Without sulfur dioxide , aka sulfur dioxide , wine becomes acidic. True antiseptic, SO2 protects the wine throughout its development process and even after, once bottled. A magic potion to dose with intelligence!
Originally there was sour wine. The great evolution of Bordeaux in the 18th century and the birth of modern enology constituted an enormous advance in terms of hygiene, and the use of sulfur dioxide revolutionized the quality and conservation of wines .
Sulfur dioxide ( SO2 ) is an antiseptic . Used sparingly (depending on the vintage, the type of wine and the health of the harvest), it protects the wine from oxidation and stabilizes it once bottled. Temperature variations are therefore more easily tolerated.
When is sulfur dioxide added?
Generally sulfur dioxide is added when the grapes are placed in the vats, sometimes even during the harvest. It can be added at the end of alcoholic fermentation to block the malolactic transformation , during ageing, to prevent the development of bacteria , or even during filtration and bottling.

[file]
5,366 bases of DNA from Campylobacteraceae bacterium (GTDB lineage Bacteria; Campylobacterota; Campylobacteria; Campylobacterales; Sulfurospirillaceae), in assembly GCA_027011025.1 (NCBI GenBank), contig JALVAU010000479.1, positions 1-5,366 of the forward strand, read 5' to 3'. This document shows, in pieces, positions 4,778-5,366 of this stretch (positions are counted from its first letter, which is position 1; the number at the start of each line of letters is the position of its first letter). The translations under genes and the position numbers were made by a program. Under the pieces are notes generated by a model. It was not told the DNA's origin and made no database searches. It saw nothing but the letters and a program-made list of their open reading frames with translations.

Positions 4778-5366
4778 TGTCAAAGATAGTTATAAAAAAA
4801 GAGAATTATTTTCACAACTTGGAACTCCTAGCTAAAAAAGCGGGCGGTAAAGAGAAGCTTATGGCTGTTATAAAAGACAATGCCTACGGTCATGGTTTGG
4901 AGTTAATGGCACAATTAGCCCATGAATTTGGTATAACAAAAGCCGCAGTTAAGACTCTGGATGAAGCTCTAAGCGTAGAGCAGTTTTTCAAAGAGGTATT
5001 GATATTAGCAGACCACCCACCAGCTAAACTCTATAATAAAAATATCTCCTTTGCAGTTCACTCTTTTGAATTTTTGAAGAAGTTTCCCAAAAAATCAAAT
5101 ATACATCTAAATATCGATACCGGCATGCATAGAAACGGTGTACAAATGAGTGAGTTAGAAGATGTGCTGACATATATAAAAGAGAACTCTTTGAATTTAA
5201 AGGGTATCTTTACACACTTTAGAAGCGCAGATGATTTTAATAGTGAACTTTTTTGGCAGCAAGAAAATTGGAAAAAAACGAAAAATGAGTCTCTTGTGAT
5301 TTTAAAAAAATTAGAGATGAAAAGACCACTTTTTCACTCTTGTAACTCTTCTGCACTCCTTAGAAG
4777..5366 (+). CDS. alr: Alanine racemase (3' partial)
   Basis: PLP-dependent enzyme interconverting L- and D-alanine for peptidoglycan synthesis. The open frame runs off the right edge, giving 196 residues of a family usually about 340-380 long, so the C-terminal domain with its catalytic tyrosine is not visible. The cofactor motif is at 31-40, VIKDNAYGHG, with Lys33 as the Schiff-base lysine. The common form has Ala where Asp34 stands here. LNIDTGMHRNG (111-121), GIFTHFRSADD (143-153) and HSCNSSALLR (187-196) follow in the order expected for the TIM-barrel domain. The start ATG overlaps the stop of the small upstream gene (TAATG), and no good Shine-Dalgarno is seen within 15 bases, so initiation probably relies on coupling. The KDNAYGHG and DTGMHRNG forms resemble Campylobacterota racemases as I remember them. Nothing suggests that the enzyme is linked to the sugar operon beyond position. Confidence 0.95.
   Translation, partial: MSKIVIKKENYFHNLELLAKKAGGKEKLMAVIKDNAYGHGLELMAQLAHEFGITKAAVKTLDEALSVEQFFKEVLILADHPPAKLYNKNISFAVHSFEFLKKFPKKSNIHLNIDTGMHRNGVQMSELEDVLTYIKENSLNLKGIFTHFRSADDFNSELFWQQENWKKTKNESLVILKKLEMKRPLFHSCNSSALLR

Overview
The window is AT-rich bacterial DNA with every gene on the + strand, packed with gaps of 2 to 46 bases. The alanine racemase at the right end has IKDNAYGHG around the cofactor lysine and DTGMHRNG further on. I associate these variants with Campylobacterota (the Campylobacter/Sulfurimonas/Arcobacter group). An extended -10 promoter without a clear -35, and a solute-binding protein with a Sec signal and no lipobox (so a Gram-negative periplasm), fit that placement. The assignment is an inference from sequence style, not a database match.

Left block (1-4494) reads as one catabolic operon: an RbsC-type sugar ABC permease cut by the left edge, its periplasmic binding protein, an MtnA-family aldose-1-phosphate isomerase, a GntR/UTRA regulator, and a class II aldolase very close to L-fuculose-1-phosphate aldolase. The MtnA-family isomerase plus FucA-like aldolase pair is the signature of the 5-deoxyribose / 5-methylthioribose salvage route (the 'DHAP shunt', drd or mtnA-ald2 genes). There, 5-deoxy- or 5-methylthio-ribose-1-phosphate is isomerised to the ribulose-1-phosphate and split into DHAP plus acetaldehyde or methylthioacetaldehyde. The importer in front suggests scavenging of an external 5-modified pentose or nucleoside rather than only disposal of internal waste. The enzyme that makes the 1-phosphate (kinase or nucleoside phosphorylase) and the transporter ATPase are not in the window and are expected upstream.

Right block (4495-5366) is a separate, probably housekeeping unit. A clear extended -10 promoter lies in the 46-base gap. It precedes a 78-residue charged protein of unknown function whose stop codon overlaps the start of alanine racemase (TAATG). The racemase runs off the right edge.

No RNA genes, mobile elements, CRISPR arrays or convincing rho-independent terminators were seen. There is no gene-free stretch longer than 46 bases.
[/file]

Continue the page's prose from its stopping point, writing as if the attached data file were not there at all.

Too much or no sulfur dioxide?
Yeasts naturally produce SO2 : it is therefore false to state that there are wines without sulphur, but wines without added sulfur dioxide. Used without discernment however, sulfur dioxide can also cause discomfort. Its excess can annoy and even cause headaches . Naturally the whites , and in particular the sweet wines , which are more fragile, always contain a little more sulfur dioxide than the reds because their tannins act as natural stabilizers.
The maximum doses authorized by the European Union are 150 mg for a red wine, 200 mg for white and rosé wines and 300 to 400 mg for sweet wines . Note that organic and biodynamic producers use much less.